BRYAN STEVENSON, Founder, Equal Justice Initiative: Well, I think it’s also very long overdue and a really important step for one of America’s great cities that wants to be open and inviting to all the people of the world.
And I think this legacy of racial inequality and segregation has really put a cloud over New Orleans. And these statues and monuments have reflected that cloud more powerfully than anything.
These totems are made of concrete and steel and bronze, but they have been screaming at African-Americans for decades. And what they have been screaming is this narrative of racial difference, this history of white supremacy.
So, I think this is long overdue. And part of that has to do with the legacy. I don’t the great evil of American slavery was involuntary servitude and forced labor. I think the real evil of American slavery was this narrative of racial difference we created, the ideology white supremacy that we made up. We said black people are different than white people. They’re not fully human.
Our courts held that black people were only three-fifths human. And our 13th Amendment dealt with involuntary servitude and forced labor, but it didn’t deal with this ideology of white supremacy.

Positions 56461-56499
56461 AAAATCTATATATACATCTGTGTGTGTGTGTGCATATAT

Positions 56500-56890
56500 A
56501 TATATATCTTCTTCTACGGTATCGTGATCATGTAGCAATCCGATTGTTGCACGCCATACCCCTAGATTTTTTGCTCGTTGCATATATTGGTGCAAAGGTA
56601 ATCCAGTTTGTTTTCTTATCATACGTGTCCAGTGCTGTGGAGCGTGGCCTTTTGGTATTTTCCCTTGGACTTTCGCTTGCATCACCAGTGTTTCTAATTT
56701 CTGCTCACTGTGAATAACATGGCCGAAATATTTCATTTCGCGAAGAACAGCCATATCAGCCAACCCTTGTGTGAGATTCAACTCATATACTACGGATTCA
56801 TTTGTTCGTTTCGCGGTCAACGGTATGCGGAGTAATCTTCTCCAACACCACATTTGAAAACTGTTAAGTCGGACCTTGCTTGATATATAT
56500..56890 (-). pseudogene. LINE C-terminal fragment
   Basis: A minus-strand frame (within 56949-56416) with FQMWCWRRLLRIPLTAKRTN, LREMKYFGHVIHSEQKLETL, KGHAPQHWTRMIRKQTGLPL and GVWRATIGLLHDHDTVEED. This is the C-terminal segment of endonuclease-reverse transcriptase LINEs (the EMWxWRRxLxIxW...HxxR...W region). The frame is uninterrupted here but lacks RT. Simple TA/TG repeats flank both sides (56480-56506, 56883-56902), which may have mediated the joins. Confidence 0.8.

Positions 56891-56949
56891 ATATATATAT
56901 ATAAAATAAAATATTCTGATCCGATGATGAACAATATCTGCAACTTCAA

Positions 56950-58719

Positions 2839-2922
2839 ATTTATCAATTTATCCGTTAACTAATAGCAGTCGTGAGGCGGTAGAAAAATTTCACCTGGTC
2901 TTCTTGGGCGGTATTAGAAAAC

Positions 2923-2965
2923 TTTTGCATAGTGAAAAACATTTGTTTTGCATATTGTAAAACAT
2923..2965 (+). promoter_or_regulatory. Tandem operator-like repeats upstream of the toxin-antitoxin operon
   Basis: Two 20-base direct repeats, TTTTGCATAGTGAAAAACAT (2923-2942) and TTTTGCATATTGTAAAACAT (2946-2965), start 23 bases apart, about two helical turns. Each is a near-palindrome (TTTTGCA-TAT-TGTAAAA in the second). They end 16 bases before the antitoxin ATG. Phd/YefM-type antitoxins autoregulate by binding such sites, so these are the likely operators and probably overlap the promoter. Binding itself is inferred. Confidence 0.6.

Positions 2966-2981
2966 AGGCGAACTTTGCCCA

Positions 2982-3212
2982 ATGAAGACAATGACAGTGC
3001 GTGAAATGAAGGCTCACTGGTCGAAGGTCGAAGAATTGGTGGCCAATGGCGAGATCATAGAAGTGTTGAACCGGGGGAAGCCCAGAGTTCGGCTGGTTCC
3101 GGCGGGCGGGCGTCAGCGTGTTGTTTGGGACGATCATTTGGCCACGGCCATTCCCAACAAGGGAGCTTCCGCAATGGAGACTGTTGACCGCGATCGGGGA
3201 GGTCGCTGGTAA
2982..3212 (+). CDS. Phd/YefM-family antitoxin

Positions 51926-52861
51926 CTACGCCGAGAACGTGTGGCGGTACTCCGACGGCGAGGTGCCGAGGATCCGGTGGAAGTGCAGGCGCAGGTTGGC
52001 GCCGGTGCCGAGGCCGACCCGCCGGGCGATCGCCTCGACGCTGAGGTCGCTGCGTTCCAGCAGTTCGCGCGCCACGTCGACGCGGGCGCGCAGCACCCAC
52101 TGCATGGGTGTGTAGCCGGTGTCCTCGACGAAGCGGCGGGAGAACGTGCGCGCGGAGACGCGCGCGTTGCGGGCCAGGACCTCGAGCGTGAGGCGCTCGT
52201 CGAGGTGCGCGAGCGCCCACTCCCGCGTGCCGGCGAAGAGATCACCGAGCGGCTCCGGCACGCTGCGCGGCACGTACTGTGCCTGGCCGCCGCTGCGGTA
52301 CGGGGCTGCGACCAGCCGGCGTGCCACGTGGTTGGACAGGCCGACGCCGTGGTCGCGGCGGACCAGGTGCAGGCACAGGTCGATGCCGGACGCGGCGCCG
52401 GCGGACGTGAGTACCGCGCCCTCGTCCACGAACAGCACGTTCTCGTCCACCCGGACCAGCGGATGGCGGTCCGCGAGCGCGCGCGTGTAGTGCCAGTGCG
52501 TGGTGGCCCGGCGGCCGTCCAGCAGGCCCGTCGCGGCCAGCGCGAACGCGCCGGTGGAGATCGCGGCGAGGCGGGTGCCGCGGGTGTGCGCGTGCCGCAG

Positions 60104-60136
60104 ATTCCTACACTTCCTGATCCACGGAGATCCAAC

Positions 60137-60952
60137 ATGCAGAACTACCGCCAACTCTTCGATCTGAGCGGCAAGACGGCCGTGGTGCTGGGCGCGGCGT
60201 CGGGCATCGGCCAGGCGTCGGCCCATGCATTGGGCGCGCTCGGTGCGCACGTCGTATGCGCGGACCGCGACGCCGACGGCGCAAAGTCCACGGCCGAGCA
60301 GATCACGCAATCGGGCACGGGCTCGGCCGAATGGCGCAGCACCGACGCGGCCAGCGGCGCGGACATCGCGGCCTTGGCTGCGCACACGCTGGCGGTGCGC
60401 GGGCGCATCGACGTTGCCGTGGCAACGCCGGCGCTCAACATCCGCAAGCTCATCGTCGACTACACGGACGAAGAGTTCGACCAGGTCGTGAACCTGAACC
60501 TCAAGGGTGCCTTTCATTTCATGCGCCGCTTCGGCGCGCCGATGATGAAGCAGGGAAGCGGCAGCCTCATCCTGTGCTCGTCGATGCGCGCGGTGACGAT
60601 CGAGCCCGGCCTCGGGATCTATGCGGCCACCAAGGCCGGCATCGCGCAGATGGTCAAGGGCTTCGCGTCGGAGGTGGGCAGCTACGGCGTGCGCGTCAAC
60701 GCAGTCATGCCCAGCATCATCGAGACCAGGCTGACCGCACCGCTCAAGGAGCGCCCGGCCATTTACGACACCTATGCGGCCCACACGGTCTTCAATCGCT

And because of that, I don’t think slavery ended in 1865. I think it just evolved. And the proof of that was the erection of these narratives or these monuments and totems, which came after a violent resistance, as Walter said, to racial equality.
And they have been there for decades screaming that that narrative of racial difference, that resistance to the end of emancipation, to integration is something worth honoring. And I think that has to change if we’re going to be a country that makes progress in dealing with racial inequality.
WALTER ISAACSON: I would agree that it was good to have the discussion, too, Bryan, which helped this city.
When I was first asked to be on the Tricentennial Commission down here, Wynton Marsalis said, I will do it with you if we take down Robert E. Lee.
And I said, well, I never paid much attention to Robert E. Lee when you go around Lee Circle. And Wynton said, I did. We did.
And that helped us do a dialogue down here, which now is pretty complete.
WILLIAM BRANGHAM: But, Walter, you heard Bryan say that they were screaming, that these statues were screaming about inequality and white superiority.
There’s also a great deal of screaming, the people who are furious that these monuments are coming down. How is a mayor or a governor anywhere in the country supposed to wrestle with that very real boiling anger over these exact moves?
WALTER ISAACSON: Well, I think what happened here in New Orleans is, we spent a lot of time talking about it, and the anger, especially among local citizens, receded.